Shortly after Donald Trump declared his candidacy, I referred to him as “possible future president” in my September 2015 Editor’s Note. While I could point to that comment as proof of my Nostradamus-like ability to view the future, it wouldn’t be 100% candid. In fact, when I wrote that, Trump had just entered a crowded Republican field, and few people expected him to outlast the lineup of well-seasoned political pros. Even in the final days leading up to the 2016 election, Trump was still expected to lose…and to lose big. As our country prepares to swear President-elect Trump into office, a lot of otherwise smart people who proclaimed Hillary Clinton the inevitable winner are taking a cold, hard look at what they thought they knew.

The simple fact is that none of us know what’s going to happen. The good news: we don’t have to. Instead, I believe that the key is to make sure we remain open to fresh ideas and opportunities. Whether our markets are growing, shrinking, or flat, there will always be things we can do differently or better that will move our companies forward.

This month, we’re proud to feature three companies that are growing their business by leveraging fresh ideas, and finding newer, better ways to serve their markets. Our 2017 Entrepreneurs of the Year are:

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Patrick Building Supply, Stuart, Va. Scott Moore was a young contractor when the local LBM dealer was about to close down. His solution? He bought the store, and hasn’t looked back. (Category: Sales of less than $10 million)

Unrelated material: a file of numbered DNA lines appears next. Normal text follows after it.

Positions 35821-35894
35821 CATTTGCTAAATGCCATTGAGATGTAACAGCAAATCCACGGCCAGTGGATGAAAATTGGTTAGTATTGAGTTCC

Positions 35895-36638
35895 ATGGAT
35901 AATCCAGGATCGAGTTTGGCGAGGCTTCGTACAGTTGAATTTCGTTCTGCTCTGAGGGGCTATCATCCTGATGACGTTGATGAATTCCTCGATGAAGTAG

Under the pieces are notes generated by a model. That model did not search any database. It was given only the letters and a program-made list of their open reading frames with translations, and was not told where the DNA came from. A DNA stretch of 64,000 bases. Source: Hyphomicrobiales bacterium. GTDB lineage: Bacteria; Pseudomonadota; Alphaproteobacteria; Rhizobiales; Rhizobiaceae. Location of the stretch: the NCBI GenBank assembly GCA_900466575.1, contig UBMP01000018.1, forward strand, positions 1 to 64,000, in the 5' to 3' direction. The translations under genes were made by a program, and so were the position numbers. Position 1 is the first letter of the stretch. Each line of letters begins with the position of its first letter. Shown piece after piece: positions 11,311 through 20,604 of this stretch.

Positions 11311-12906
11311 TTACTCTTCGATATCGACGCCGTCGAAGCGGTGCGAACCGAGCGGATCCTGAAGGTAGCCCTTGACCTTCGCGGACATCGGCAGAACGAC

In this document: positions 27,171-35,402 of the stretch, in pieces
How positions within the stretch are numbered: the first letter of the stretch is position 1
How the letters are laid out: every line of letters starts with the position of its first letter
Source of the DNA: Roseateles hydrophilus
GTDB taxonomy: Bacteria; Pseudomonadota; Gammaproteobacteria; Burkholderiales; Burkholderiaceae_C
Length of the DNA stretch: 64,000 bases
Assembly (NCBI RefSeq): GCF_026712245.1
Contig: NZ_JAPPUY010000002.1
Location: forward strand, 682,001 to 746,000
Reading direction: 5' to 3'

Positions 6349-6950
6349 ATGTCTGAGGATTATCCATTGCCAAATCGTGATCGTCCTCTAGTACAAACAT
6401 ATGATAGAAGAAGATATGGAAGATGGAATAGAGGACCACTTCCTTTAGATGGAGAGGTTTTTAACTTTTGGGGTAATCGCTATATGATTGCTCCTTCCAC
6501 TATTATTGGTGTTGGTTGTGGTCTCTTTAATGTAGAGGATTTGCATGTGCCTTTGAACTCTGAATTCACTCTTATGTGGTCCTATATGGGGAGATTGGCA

Somerville Lumber Company, Bridgewater, N.J. Somerville has expanded from the inside out, growing its decking selection into an entire Deck Center display building that is 3,000 sq. ft., and set to double this year. (Category: Sales of $10-$50 million)

Meek’s The Builder’s Choice, Springfield, Mo. Meek’s is a fourth-generation family company driven by a customer focus through cutting-edge merchandising and an innovative customer loyalty program. (Category: Sales of more than $50 million)

The reason we honor three companies can be found in the parentheses above. Far too often, only large companies get recognized in national publications. After 25 years in this industry, I continue to be impressed by the creativity and entrepreneurial spirit—regardless of a company’s size. That’s why we honor companies with sales of less than $10 million, as well as those with sales of $50 million-plus. I urge you to read about these companies, and encourage you to use their stories as a jumping off point to find new ways to drive your business forward in 2017.

I’m no Nostradamus. I don’t know what the future holds. What I do know is that companies that are driven to find fresh ways to make their customers more successful have a clear advantage over the competition.